Advisor: Kerriann Stout, JD

Department of Criminal Justice

Document Type



Pop singer Britney Spears was at the peak of her career when she was forcibly placed under a conservatorship arrangement by her father, Jamie Spears. Conservatorships, also referred to as guardianships in some states, are a legal arrangement in which a judge appoints a person or an organization to care for another adult who is unable to manage themselves or their finances. Conservators are responsible for managing the personal matters and/or estate of a conservatee, and the system is designed to act in the best interest of incapacitated individuals. For decades, conservatorships have been criticized by legal scholars and activists who have called for the urgent need for reform within the legal system. Varying state laws, a lack of federal regulation, and insufficient oversight of conservators are among the concerns that lead to abuse or exploitation under the legal arrangement.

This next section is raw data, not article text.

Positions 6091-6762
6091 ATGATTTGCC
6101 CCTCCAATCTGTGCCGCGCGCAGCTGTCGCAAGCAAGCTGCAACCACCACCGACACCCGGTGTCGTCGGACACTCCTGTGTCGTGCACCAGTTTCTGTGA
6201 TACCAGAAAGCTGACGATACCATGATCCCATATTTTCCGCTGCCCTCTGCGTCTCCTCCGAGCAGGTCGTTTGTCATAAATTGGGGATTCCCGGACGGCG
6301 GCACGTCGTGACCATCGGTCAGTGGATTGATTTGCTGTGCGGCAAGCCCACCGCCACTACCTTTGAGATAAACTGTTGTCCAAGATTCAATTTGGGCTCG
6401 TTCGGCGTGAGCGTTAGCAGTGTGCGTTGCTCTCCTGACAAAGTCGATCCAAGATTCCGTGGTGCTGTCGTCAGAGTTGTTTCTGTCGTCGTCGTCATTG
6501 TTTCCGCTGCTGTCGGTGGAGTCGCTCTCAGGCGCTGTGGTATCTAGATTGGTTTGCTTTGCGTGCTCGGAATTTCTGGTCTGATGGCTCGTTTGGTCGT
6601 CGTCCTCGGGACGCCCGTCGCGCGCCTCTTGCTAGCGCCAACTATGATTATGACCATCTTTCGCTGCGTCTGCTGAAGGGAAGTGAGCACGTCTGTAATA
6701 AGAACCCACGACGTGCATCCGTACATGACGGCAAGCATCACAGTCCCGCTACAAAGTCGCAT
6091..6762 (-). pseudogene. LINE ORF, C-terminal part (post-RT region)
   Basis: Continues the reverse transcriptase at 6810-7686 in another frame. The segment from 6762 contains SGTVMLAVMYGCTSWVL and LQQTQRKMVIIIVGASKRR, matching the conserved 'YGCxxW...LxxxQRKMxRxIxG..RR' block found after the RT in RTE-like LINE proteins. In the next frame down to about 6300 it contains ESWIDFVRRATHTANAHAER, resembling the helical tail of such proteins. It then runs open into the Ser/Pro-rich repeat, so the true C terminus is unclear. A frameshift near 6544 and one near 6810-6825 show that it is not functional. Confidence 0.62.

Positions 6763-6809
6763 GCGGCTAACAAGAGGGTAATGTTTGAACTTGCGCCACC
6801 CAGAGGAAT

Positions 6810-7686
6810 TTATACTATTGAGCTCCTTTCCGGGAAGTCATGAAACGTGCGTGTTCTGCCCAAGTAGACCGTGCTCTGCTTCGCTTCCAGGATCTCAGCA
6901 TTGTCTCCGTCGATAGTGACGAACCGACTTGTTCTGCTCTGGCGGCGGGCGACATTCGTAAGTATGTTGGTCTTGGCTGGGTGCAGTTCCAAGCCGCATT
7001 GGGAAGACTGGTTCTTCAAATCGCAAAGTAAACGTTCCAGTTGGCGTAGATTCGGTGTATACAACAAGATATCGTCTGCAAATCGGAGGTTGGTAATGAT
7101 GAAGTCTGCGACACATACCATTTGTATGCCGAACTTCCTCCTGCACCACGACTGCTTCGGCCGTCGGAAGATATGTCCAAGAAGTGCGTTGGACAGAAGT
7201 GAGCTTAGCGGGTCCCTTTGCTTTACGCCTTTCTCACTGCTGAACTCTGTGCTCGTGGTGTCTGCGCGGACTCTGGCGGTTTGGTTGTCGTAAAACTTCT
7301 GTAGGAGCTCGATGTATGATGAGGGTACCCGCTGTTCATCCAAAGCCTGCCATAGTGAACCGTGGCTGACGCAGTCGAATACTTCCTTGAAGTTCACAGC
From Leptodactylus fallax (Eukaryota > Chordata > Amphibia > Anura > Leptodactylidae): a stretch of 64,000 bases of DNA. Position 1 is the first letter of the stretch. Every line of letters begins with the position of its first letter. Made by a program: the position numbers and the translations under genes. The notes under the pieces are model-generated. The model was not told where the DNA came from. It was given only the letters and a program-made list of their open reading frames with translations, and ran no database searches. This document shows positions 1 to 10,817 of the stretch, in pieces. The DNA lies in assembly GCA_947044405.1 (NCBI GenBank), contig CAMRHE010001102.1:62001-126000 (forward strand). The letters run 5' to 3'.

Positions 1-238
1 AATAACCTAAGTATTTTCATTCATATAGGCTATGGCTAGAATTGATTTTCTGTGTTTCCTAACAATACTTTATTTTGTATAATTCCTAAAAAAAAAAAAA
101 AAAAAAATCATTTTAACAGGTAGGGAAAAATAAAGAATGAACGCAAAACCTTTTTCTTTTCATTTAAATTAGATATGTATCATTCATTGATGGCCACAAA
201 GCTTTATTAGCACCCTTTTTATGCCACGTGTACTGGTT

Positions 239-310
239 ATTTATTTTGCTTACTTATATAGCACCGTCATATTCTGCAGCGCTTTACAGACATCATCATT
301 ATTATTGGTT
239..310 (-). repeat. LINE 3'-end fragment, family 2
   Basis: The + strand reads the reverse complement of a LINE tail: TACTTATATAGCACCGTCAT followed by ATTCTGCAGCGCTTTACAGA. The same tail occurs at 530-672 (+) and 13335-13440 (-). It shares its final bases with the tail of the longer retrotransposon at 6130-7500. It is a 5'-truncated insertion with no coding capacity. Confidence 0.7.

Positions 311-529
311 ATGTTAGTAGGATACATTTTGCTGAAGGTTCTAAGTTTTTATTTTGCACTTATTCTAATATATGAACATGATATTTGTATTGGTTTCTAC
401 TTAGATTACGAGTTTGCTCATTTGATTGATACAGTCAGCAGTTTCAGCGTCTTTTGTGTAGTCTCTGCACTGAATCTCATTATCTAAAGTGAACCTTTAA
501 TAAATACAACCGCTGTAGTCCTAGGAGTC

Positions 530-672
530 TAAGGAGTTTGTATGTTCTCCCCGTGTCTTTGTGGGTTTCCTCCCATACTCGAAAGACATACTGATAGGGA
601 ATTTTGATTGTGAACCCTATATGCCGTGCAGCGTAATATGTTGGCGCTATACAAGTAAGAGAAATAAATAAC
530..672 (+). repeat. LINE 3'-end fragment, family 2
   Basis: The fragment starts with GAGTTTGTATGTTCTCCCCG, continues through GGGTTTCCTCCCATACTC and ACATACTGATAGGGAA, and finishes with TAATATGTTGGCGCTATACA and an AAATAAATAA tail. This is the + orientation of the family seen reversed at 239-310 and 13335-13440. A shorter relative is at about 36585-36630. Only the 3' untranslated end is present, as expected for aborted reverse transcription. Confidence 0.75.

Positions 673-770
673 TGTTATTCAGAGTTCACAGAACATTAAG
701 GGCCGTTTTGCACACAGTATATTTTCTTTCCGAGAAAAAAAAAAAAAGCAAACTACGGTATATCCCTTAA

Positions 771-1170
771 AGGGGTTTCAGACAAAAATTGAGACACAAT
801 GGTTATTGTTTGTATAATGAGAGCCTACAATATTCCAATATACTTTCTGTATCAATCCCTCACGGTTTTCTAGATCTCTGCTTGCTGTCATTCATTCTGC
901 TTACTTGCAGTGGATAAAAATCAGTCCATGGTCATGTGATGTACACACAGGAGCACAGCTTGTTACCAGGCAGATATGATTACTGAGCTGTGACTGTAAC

The unique circumstances of Britney Spears’ conservatorship case sparked mainstream attention to conservatorships. The #FreeBritney movement gathered attention and calls to free the pop star from the allegedly abusive arrangement. In response, United States lawmakers from across the political spectrum have shared support for Britney Spears, who has inspired lawmakers to create bipartisan legislation towards conservatorship reform. Each state in the United States has its own conservatorship laws and the federal government does not have nationwide regulations of conservatorships. Based on varying state laws and a lack of federal policies, the purpose of this paper is to analyze the inconsistencies in existing conservatorship laws and determine where these gaps leave room for alleged abuse to happen in the system, as well as the steps being taken to address concerns of reform.